JEB Stuart

General JEB Stuart

JEB Stuart was a Major General of cavalry in the Confederate army during the Civil War. Leading up to the Battle of Gettysburg, it was Stuart's main duty to protect the gaps on the Blue Ridge Mountains from prying Union eyes as the Army of Virginia made its way north through Virginia and into Pennsylvania. Once the lead division reached Pennsylvania, Stuart was to link up again and protect their right flank from the threat of the advancing Union army.

Upon departing Salem Depot on June 25, Stuart may have planned to circumnavigate the Army of the Potomac as he had done earlier in the Maryland campaign which was a great embarrassment to the Union army. Stuart himself had been recently embarrassed by being caught off guard by an attacking Union cavalry and infantry force at Brandy Station and perhaps he was looking to redeem his reputation. The Union army was on the move and Stuart found himself blocked in by troops advancing north. He was forced to travel further east than anticipated and this further jeopardized his orders to link up with Ewell and report the position of the Union army.

On June 28 Stuart crossed the Potomac River and captured a Union supply train of 140 wagons and rather than destroy them, took them along for use by the Confederate army. On June 29 he encountered two companies of Union cavalry and proceeded to chase them a long distance toward the city of Baltimore. A Union cavalry brigade under Brigadier General Judson Kilpatrick was able to reform and eventually drive Stuart back on June 30.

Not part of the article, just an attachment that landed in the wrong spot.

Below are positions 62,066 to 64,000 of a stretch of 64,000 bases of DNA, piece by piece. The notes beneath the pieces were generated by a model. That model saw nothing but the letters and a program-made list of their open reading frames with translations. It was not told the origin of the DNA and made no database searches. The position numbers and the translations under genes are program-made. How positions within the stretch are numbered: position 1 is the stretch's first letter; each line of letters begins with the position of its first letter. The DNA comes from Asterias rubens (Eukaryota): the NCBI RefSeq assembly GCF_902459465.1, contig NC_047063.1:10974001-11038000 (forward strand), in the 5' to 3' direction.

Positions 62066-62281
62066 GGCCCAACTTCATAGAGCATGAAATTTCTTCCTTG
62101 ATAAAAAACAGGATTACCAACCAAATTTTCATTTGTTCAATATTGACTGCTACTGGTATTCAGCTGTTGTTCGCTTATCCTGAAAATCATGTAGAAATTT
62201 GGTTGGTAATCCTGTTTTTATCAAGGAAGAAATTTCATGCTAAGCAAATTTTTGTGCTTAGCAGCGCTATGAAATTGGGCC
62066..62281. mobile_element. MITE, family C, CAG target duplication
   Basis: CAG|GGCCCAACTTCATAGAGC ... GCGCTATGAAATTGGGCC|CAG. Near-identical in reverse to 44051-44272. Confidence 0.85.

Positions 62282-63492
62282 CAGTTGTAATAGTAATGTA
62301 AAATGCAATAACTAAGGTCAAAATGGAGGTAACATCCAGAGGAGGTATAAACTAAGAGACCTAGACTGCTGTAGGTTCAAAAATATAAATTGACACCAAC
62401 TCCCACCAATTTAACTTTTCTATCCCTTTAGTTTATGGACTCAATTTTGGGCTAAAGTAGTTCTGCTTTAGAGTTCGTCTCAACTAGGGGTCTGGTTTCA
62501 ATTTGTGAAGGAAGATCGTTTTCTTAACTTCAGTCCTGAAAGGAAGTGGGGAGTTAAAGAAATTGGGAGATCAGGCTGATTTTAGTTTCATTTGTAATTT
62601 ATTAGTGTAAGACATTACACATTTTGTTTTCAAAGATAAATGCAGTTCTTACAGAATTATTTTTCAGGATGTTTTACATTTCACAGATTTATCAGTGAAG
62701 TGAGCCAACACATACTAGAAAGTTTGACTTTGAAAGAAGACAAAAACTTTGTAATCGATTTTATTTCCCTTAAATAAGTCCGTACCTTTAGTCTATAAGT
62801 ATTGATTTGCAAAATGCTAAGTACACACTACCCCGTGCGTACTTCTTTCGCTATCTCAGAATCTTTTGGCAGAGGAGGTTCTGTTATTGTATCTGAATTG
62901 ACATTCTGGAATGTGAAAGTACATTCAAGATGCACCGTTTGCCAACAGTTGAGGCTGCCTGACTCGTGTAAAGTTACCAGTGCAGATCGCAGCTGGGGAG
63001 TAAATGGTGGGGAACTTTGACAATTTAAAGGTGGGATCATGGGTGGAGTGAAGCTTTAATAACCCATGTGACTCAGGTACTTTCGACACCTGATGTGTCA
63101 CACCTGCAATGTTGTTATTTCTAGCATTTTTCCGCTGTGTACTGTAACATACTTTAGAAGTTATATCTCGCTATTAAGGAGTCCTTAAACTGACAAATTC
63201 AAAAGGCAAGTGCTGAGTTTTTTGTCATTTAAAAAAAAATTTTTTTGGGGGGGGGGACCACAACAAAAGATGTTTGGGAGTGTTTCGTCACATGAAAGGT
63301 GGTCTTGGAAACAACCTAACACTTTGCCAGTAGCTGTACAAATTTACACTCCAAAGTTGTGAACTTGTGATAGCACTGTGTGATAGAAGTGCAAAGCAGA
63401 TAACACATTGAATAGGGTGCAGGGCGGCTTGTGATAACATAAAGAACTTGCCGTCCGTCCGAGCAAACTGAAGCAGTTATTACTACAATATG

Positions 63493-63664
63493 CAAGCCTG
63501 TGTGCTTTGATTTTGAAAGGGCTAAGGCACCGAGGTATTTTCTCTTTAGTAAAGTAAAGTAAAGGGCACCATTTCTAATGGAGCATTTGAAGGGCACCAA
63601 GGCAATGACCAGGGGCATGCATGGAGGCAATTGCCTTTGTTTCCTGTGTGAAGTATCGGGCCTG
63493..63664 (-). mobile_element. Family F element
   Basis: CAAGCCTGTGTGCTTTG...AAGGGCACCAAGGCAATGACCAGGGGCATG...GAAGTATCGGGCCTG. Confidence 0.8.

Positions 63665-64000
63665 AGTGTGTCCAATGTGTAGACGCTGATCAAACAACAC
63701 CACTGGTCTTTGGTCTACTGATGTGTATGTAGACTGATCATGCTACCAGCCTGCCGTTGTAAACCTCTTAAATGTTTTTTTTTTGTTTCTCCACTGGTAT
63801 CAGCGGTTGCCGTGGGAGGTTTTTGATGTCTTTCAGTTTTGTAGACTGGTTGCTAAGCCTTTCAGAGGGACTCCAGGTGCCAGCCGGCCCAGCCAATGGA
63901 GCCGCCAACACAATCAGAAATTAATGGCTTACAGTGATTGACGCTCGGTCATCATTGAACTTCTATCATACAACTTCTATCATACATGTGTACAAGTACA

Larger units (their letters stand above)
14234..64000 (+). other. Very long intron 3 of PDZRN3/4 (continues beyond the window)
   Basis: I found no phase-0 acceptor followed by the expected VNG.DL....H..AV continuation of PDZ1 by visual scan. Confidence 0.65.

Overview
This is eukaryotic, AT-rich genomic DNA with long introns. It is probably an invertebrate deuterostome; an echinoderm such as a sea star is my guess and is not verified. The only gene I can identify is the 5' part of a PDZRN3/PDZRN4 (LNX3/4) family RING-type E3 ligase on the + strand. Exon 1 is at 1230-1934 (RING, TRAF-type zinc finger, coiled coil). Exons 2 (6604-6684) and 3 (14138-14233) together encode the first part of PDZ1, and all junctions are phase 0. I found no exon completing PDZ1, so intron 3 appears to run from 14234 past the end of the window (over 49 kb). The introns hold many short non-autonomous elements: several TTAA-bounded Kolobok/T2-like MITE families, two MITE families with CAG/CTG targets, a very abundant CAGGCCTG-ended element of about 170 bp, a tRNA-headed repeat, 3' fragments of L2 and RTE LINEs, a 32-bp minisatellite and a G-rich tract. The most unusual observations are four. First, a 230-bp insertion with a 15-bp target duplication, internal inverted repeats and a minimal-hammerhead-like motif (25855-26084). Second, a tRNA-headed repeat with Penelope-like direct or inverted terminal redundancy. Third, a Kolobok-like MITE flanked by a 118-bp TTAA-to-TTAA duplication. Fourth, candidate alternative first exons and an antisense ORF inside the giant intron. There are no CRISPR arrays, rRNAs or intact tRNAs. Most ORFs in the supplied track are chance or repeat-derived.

jeb_stuart_mainExhausted, Stuart then made his way to Carlisle north of Gettysburg in search of Ewell on July 1 and burned the Carlisle Barracks. Late in the afternoon of July 2 Stuart reached the headquarters of General Lee at Gettysburg having been largely unaware the battle had begun without him.

Having delivered a long line of captured supply wagons Stuart was surprised to find General Lee was unhappy with him though more in the tone of his voice than what was initially said. He had left Lee blind to the strength and movements of the enemy force, and Lee let him know of his displeasure. It is still heavily debated who was ultimately at fault and some say it was Lee because of the vagueness of his orders and Stuart with losing touch with the army and not reporting on enemy movements.

JEB Stuart was pressed into service by Lee the following day on July 3. He was to attack the rear of the Union lines in coordination with the frontal assault of Pickett's Charge. He was however repulsed by the Union cavalry force led by Brigadier Generals George Armstrong Custer and David Gregg on what would become known as East Cavalry Field.

Following the Confederate loss at Gettysburg, JEB Stuart effectively screened the retreat of the army across the Potomac River and back to Virginia. Stuart would thereafter be mired in controversy regarding his actions leading up to Gettysburg and used as a scapegoat responsible for the Confederate defeat. Stuart would play heavily in many engagements after Gettysburg until his untimely death nearly a year later at the Battle of Yellow Tavern.

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